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BUSINESS MAVERICK 168: A decade of the Consumer Protection Act: What you need to know to protect your rights

As the world sits on the cusp of what is hopefully going to be a global rebirth, it’s not surprising that opinions are so divided on how much and how consumer spending is likely to unfold during the years ahead. (Photo: Rawpixel)

It has been 10 years since the Consumer Protection Act came into force in April 2011, entrenching the rights of consumers as had never been done before. DM168 rounded up six things you need to know to ensure that your rights are protected.

Your right to choose a supplier or product:

How many times have you been on the verge of buying something when the sales assistant says, “You have to buy this insurance/warranty now when you pay for the product”? This is commonly referred to as bundling, and goods cannot be sold conditional to such purchase. If you are buying, for example, a lounge suite on credit and you need credit life assurance, you can choose to take out the life assurance with a different supplier of your choice. More often than not, you are likely to have a life insurance policy in place already, which could easily cover the cost of the item you are buying on credit. If that is the case, you can provide the supplier with proof that you already have such life assurance.

Your right to cancel a purchase made as a result of direct marketing:

If, for example, your cellphone provider contacts you with the offer of a new cellphone contract, you are entitled to a five-day cooling-off period. This means that you can cancel the contract without any penalty within five business days, starting from either the day on which you accept the offer or on the day you receive any goods related to the direct marketing, whichever is later.

Your right to sue under strict liability:

This protection allows you to sue if you are injured due to a defective product. According to Neville Melville, author of The Consumer Protection Act Made Easy, you can choose which party in the distribution chain you want to sue, if not all the parties. For example, you could sue the retailer who sold you the product or the manufacturer who made it or both. But you will have to prove that the product was unsafe or defective, and caused your injury or loss. Your damages claim must be lodged within three years of:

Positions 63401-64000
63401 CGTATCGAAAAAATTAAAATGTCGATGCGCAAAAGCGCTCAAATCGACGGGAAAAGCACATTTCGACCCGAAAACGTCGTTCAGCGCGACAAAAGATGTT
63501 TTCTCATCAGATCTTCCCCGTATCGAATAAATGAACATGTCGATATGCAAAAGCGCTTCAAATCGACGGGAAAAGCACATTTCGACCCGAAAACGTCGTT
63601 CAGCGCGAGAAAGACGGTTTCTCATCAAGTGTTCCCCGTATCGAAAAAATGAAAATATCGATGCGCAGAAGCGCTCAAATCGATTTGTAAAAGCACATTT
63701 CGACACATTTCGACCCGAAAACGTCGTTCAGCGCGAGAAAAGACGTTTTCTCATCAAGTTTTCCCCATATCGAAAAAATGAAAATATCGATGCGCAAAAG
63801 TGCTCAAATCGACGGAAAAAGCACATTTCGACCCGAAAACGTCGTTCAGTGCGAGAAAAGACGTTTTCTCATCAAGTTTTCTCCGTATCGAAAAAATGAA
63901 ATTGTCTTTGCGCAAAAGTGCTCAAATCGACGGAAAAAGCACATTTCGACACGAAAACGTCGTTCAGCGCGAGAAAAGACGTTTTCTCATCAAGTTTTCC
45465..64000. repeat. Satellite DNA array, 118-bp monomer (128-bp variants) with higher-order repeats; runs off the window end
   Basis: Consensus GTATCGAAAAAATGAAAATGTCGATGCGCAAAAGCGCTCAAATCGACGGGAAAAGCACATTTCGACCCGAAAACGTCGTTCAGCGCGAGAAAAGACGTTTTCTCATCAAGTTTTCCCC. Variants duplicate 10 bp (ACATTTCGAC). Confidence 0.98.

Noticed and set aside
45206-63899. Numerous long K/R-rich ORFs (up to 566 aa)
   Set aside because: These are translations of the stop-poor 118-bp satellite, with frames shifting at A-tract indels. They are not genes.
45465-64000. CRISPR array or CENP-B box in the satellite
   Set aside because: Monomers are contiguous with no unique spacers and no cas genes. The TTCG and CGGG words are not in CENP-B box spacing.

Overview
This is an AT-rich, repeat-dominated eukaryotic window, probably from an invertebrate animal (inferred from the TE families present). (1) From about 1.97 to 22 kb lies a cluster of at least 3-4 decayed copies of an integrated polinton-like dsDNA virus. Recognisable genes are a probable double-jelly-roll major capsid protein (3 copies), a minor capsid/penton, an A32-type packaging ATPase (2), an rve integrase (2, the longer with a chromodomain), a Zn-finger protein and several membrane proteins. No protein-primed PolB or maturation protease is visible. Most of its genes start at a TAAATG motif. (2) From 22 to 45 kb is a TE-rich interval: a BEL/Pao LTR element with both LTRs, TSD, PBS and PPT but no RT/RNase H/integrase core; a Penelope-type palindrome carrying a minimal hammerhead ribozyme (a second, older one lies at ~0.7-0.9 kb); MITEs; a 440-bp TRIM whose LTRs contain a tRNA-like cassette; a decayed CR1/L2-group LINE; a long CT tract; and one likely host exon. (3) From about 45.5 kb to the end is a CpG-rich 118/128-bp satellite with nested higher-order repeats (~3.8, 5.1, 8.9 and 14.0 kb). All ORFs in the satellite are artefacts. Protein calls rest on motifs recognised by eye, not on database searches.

A claim cannot be made more than 10 years after the product was put into circulation.

Fair and reasonable terms and conditions:

According to Bregman Moodley Attorneys, terms that are considered unfair or unreasonable include:

Any term that is excessively one-sided in favour of the supplier to your detriment as a consumer; or

Any term that is so adverse it is considered inequitable and unfair to you.

In addition, any term that limits the supplier’s risk in any way must be written in plain language and brought to your attention before you sign a contract or waiver. For example, when you sign a form for admission to a hospital, the desk clerk is now required to point out if you are waiving all liability when you sign the form.

If the National Consumer Commission or a court finds that a term or provision of an agreement is unfair, the court and the NCC have the power to cancel that term, alter it in your favour or declare the entire agreement null and void.

Returning or repairing goods:

If you buy an item such as a kettle and it breaks within six months, you have the right to ask the supplier to either repair or replace it or give you a full refund. However, there are a few notes to remember.

You cannot return the item if you were made aware of a defect at the time of purchase and you chose to buy it anyway.

You cannot return the item simply because you changed your mind. You have to show that it is either not working or not fit for the purpose for which you bought it.

Arinda Truter, an associate at Dingley, Marshall, Lewin says you can also insist on a cash refund rather than store credit or vouchers; or you can ask for a similar item as a replacement at no additional cost to yourself. “Some stores have specific seven-day or 14-day return policies. However, under the CPA, these policies have no basis and are not enforceable when it comes to an item that is defective or unsafe,” she says.

The expiry dates on gift vouchers:

Under the CPA, gift vouchers are valid for a minimum of three years and suppliers have the discretion to extend that period. So, a voucher cannot be valid for only six months or a year. Goldberg and De Villiers Attorneys advise that the voucher should specify the service such as a massage or a pedicure rather than a monetary amount, because the value of a service or particular item can depreciate over three years. For example, a pedicure that cost R100 a few years ago could cost you about R300 today.

Consumer complaints double during lockdown

Magauta Mphahlela, the Consumer Goods and Services Ombud, says that, in the 12 months of 2020, her office received 12,926 complaints, reflecting an almost 50% increase on the year before.

“Lockdown saw a sizeable move to online shopping and, with it, inevitable issues as e-commerce platforms experienced teething problems as well as higher than anticipated volumes, compounded by staff shortages due to illness or the need to maintain social distancing,” she says.

In 2020, a total amount of R2.7-million was refunded to consumers, including a single refund of R55,000 for a lounge suite that was found to be of poor quality. The highest number of complaints was related to defective goods, cancellations, late deliveries and poor handling of complaints by companies.

You can contact the Consumer Goods and Services Ombud in the following ways:

DM168

This story first appeared in our weekly Daily Maverick 168 newspaper which is available for free to Pick n Pay Smart Shoppers at these Pick n Pay stores.

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